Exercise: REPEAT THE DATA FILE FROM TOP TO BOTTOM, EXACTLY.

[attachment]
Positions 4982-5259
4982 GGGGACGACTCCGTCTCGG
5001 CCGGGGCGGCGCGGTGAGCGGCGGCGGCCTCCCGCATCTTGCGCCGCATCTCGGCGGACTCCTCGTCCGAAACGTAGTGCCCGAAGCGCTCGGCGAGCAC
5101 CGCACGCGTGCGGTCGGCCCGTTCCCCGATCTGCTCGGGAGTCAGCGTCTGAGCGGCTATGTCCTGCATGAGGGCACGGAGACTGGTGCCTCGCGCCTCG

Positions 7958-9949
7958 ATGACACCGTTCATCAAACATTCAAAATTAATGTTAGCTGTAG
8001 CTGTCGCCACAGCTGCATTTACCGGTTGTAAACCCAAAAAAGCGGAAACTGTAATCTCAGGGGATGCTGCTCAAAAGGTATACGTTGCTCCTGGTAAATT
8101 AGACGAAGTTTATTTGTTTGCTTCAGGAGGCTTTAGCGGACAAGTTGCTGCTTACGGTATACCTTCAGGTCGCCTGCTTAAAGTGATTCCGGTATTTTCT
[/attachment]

Positions 4982-5259
4982 GGGGACGACTCCGTCTCGG
5001 CCGGGGCGGCGCGGTGAGCGGCGGCGGCCTCCCGCATCTTGCGCCGCATCTCGGCGGACTCCTCGTCCGAAACGTAGTGCCCGAAGCGCTCGGCGAGCAC
5101 CGCACGCGTGCGGTCGGCCCGTTCCCCGATCTGCTCGGGAGTCAGCGTCTGAGCGGCTATGTCCTGCATGAGGGCACGGAGACTGGTGCCTCGCGCCTCG

Positions 7958-9949
7958 ATGACACCGTTCATCAAACATTCAAAATTAATGTTAGCTGTAG
8001 CTGTCGCCACAGCTGCATTTACCGGTTGTAAACCCAAAAAAGCGGAAACTGTAATCTCAGGGGATGCTGCTCAAAAGGTATACGTTGCTCCTGGTAAATT
8101 AGACGAAGTTTATTTGTTTGCTTCAGGAGGCTTTAGCGGACAAGTTGCTGCTTACGGTATACCTTCAGGTCGCCTGCTTAAAGTGATTCCGGTATTTTCT